Wednesday, August 28, 2013

The Aquifer Underneath My House

... is very prolific.



The photo above taken in March 2012 is of an excavation for a building about half a kilometer away from my home in Pune, India. The developer struck water at around 30 feet below the surface. Water began gushing out of sheet cracks in the basalt rock. Within a couple of days the water level had risen to just a few feet below the surface and then stabilized.

The water level you see in the picture is not the water table but the potentiometric surface. The developer had punctured a confined aquifer. Water in this type of aquifer is under hydrostatic pressure. The puncture or hole is this case creates a pressure gradient and water flowed from the aquifer (high pressure) into the hole (low pressure). It rose until the water pressure at the bottom of the hole equaled the water pressure in the aquifer at which point water stopped flowing out of the aquifer and hence stopped rising in the well /excavation.

In the picture below the red arrows point to the sheet cracks from which groundwater is seeping out.


This picture was taken in May 2012 after pumping had reduced water pressure in the aquifer and water seepage was a mere trickle.



I did a rough calculation back in March 2012 and figured that the hole contained about 15-20 million liters of water. Since then the developer has been periodically pumping water out of the hole. Between March 2012 and May 2012 I figured more than 100 million liters of water was likely pumped out.  But recharge during the monsoons in June and July 2012 stymied his efforts and he let the site be flooded. Resuming after the monsoons, he continued pumping water and tried to build a foundation to the site. During this 2013 monsoon, rains in June and July recharged the aquifer and the site is flooded again.

Pune has in the past been well supplied by water from several surface reservoirs. In the last few years though, rapid city growth, loss through leakages and a tussle for water allocation between the city and agriculture has led to shortages in the city beginning around March. The response has been to drill private tube wells to supplement dwindling city water supply. While this may provide citizens with an alternative in the short term the danger remains that excessive number of wells and pumping might deplete this underground resource too.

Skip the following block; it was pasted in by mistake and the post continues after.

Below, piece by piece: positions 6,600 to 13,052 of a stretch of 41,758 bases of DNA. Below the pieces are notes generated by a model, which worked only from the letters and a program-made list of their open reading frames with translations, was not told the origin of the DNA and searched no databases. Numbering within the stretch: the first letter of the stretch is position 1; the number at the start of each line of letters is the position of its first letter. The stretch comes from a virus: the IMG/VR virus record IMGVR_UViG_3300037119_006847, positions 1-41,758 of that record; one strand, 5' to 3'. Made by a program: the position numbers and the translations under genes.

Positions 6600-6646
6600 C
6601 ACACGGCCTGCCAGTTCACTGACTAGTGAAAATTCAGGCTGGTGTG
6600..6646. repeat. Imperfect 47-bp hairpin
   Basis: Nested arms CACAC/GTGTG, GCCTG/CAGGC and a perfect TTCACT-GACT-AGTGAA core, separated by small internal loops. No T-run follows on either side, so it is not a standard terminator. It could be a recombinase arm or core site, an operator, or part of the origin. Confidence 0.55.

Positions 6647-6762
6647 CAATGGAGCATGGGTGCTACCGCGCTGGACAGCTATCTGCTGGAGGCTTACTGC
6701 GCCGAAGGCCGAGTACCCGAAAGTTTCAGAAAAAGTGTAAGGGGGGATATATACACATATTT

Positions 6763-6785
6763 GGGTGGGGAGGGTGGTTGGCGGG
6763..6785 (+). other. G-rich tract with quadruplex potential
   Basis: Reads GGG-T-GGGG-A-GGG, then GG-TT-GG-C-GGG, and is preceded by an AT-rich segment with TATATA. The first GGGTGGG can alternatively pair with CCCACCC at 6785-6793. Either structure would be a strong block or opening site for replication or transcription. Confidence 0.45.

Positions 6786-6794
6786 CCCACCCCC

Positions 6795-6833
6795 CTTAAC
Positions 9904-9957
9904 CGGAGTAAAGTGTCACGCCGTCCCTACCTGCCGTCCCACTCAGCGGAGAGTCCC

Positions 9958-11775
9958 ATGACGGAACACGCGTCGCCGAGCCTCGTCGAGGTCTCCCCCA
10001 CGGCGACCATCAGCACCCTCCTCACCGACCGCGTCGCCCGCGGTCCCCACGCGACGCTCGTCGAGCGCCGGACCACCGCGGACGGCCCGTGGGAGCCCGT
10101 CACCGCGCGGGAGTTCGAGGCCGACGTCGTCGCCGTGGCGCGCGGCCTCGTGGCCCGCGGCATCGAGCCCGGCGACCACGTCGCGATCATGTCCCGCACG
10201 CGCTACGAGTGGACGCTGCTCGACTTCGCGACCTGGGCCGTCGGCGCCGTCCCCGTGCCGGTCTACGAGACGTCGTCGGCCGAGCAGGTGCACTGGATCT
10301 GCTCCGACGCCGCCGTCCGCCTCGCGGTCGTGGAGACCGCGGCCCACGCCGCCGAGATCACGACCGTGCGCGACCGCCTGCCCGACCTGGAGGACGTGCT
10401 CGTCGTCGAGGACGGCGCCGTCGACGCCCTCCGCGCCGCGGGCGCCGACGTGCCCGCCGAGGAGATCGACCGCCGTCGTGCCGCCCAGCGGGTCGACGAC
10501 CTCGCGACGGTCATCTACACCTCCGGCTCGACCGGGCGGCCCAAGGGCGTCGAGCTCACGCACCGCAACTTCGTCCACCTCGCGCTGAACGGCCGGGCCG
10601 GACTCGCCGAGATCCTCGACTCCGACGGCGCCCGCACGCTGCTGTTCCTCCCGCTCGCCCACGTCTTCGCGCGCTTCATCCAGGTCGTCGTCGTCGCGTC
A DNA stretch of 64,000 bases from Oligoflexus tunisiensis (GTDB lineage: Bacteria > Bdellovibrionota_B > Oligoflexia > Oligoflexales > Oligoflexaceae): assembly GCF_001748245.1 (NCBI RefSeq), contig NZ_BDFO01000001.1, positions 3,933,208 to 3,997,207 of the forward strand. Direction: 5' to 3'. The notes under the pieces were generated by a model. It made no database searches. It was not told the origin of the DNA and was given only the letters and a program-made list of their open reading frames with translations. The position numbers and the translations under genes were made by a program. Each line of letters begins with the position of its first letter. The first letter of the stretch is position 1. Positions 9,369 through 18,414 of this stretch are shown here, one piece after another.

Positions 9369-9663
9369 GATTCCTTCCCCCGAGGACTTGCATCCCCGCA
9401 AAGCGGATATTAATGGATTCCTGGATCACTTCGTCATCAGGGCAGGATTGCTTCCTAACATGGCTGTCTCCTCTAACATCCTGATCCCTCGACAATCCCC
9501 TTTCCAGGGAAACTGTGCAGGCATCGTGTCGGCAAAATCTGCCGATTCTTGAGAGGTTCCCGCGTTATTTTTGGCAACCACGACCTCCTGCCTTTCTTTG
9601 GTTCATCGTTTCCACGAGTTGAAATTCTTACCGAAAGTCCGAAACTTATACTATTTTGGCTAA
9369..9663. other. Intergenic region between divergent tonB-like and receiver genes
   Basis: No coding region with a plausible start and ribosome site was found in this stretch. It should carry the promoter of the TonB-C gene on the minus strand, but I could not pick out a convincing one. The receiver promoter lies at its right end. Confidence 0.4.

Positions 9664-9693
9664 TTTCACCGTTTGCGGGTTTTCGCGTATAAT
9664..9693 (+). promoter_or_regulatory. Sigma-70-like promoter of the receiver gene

But what is excessive and unsustainable? That is a fundamental question to which the municipal corporation has no answer to because basic data on the hydrogeology of these aquifers has not been collected.  For example in my neighborhood, private tube wells are striking water at depths between 25 feet and 40 feet. We can assume that there is a significant aquifer at that depth (there may be aquifers at deeper depths too). Judging from my rough calculations at the construction site more than one hundred million liters of water were pumped out in a span of a few weeks between March 2012 and May 2012 before there was a notable decrease in water pressure. This was an unusual situation of sustained pumping at just one location. The more relevant situation would be scores of private wells pumping water for short time spans from this aquifer. What would be the sustainable water extraction budget for this aquifer in this area?  These are the kind of questions the city government must try to answer.

Last year the water shortage became so acute that the city government considered sequestering private tube wells and converting them into a public water source.

If such times are coming upon us we need to come to a quantitative understanding of these aquifers.

But how does one map these deeper aquifers in the first place?  The agency in charge of state groundwater the Groundwater Survey and Development Agency does have a few observation wells scattered through the city. The location and number follow watershed boundaries. Each watershed or micro-watershed has a fixed number of wells. One could look at the log - geological description with depth - and try to get some idea of the rock properties at depth. But these wells are too few and far between to get a finer resolution idea. So, one way to improve understanding of these aquifers is to drill more observations wells. While this will give us a better coverage there is a limit to how many wells the agency can drill and monitor. The location of these wells too is crucial, a point I will come back to later. Besides, the very narrow diameter of a tube/bore well means that one doesn't get a good idea about the nature of the network of cracks that control the flow of groundwater.